‘Light the Highway’ is networking intercessors in churches and online
A worldwide prayer initiative officially launching this month is looking to establish a holiness movement across cities, regions and entire nations by networking houses of prayer along major interstates and national corridors.
Kicking off on Oct. 26, “I-35 Highway of Holiness” is a 35-day prayer initiative of Light the Highway, a new prayer project led by Mike and Cindy Jacobs, founders of the intercessory ministry Generals International. “2007 makes 40 years since Bible reading was taken out of the schools of America and since the Haight-Ashbury Summer of Love in San Francisco, which loosed every kind of evil sin,” Cindy Jacobs said. “We just feel that in this generation, we are going to reverse that.”
Since the Light the Highway Web site (lightthe highway.org) launched in May, thousands of Christians have signed on to participate in the 35-day prayer effort. The initiative is based on Isaiah 35, which talks about the establishment of a highway of holiness. “We believe that [Interstate] 35 symbolizes Isaiah 35,” Jacobs said.
As scores of believers focus their prayer efforts on I-35, a north-south interstate stretching from Laredo, Texas, to Duluth, Minn., others are concentrating on major highways such as I-10, I-95 and I-90.
“I-35 is being used as the model for what other people around the world will be doing with their highways,” said Ryan Hennesy, project coordinator for Light the Highway.
Prayer leaders in Canada, South America and Europe also will be praying for major national corridors, he said.
A handful of events, as well as the networking of 24/7 houses of prayer along I-35, will lead up to Oct. 26. Evangelist Steve Hill and his Heartland School of Ministry will lead an effort called “Radical Evangelism” by driving the length of I-35 while interceding for the U.S. In another effort, Christian youth will participate in “purity sieges”—on-location prayer protests against issues such as pornography and abortion.
“We’re praying for our nation to be holy,” Jacobs said. “We want holiness in Hollywood. We want holiness in our schools and holiness in our churches. At the end of the 35 days of prayer, we’re going to ask God to establish a new holiness movement in the earth, not based on legalism, but on a right heart before God.”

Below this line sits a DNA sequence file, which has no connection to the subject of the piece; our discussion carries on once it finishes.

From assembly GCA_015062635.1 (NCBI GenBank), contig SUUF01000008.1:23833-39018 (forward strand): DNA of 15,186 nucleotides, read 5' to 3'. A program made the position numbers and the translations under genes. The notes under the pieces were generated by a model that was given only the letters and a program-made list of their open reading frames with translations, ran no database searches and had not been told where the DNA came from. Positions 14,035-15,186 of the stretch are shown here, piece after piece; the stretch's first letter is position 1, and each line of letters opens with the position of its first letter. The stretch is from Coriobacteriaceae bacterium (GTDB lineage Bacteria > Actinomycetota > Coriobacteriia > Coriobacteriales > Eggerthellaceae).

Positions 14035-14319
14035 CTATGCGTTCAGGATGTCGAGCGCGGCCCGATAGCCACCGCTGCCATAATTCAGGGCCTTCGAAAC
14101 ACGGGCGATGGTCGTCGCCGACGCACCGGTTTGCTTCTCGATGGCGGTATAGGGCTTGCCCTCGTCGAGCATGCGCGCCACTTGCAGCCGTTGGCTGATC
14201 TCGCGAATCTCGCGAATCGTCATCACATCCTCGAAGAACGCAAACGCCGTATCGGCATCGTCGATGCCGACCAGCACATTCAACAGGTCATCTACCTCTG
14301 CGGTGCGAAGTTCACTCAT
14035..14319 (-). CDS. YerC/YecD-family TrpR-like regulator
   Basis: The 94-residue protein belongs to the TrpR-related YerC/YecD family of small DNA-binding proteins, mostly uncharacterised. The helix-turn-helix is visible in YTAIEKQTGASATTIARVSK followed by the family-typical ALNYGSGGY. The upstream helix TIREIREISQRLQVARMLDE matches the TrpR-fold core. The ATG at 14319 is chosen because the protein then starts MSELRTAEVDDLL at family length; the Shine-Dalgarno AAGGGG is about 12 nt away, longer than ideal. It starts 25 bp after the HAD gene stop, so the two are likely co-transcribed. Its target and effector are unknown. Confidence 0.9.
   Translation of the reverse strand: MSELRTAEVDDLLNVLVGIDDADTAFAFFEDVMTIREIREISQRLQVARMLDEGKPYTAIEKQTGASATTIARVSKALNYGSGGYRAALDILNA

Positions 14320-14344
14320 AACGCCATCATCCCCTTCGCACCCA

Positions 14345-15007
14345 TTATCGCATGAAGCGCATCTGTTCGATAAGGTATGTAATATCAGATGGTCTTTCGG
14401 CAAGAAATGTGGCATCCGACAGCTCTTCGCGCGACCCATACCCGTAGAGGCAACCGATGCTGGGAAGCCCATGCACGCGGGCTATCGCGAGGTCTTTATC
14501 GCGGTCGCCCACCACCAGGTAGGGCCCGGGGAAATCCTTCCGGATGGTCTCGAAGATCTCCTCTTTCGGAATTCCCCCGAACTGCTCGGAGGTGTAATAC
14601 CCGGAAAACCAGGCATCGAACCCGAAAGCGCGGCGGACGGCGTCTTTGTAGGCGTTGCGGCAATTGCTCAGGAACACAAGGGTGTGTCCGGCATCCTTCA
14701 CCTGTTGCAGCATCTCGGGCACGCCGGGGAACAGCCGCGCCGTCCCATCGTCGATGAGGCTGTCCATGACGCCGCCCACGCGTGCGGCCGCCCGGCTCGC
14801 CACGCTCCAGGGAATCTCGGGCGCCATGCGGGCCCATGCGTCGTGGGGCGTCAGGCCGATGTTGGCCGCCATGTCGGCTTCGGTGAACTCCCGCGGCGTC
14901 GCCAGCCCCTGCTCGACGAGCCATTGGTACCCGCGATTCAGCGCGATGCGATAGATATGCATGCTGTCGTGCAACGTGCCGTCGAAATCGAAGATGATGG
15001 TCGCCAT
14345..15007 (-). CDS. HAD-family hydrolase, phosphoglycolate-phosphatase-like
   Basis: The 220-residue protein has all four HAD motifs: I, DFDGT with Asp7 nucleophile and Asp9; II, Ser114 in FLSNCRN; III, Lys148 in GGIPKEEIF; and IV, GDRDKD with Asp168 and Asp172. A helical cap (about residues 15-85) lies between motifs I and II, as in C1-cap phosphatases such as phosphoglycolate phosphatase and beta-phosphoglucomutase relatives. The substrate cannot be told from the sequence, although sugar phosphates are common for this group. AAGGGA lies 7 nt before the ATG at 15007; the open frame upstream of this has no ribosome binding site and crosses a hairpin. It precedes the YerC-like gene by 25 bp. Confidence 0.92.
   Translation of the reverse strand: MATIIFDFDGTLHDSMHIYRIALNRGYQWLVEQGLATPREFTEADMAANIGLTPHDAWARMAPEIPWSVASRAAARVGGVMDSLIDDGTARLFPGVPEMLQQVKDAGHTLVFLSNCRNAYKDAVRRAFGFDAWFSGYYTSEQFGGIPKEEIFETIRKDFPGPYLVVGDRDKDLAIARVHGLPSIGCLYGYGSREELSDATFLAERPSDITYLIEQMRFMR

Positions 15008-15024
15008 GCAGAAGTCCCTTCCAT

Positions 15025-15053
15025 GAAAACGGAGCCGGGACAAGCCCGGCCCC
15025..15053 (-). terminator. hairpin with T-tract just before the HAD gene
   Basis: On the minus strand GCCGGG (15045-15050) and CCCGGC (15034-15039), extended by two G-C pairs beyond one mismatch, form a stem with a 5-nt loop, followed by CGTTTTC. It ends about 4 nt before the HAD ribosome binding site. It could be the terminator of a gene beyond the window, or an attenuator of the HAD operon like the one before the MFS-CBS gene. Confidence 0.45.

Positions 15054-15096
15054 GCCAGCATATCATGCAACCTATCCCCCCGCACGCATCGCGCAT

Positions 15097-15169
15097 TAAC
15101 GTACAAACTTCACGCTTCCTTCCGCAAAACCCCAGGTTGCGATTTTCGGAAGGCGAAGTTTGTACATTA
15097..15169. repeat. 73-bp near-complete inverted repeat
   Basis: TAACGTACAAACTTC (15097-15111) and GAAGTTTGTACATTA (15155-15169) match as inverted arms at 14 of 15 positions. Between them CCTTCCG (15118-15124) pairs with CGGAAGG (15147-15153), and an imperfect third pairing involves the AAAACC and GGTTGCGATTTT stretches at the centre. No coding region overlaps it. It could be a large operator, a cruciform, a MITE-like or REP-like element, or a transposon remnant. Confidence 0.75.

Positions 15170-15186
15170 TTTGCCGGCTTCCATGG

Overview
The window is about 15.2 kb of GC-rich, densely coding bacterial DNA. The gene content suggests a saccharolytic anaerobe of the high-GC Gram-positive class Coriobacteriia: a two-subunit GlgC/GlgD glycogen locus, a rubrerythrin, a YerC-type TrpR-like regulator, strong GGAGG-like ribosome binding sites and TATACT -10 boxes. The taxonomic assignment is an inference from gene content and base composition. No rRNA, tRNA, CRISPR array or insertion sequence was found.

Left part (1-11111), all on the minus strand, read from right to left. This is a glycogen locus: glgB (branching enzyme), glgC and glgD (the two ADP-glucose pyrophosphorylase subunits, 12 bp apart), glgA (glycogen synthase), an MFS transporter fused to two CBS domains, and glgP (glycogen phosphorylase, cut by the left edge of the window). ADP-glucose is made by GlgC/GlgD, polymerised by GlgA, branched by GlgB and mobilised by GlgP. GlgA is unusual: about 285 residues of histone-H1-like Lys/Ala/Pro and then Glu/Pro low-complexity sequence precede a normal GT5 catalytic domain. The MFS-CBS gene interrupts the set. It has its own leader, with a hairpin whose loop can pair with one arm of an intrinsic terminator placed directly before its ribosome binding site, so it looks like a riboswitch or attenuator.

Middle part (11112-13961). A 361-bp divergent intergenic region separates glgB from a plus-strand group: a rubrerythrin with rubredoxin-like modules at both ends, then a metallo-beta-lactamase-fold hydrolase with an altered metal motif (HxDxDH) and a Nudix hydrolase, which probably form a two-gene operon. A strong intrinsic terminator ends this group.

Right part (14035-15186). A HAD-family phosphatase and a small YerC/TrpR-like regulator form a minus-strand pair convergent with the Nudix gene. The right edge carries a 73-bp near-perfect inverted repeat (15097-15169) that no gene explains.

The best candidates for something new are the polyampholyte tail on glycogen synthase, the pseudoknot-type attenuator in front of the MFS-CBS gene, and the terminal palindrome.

Rick Heeren, the central regional vice president for Harvest Evangelism, is Minnesota’s prayer coordinator for the event. He said the bridge collapse along I-35 in August has made the team even more committed. “Our primary focus is the families who have lost loved ones and the people who are recovering from this tragedy,” he said. “We are not going to back down from any aspect of the I-35 strategy. We are going for it.”
Hill and charismatic ministers Bill Johnson, Ché Ahn and Sergio Scataglini will join Jacobs in Dallas at the end of the 35-day initiative for Five Nights of Miracles Nov. 27-Dec. 1.
After the 35 days of prayer, Light the Highway will continue to inform and network intercessors through its Web site, which features a Wikipedia-style encyclopedia that allows users to create and edit page content. It also provides community forums and information about local and global prayer efforts.
“This is a virtual tool to network intercessors all over the world,” Jacobs said. “There’s not a virtual [prayer] tool like it anywhere.”
Light the Highway, according to its Web site, is meant to create “something real, something tangible, something permanent.” By praying along the highways in their cities, Jacobs said, intercessors can help change the course of nations.
Suzy A. Richardson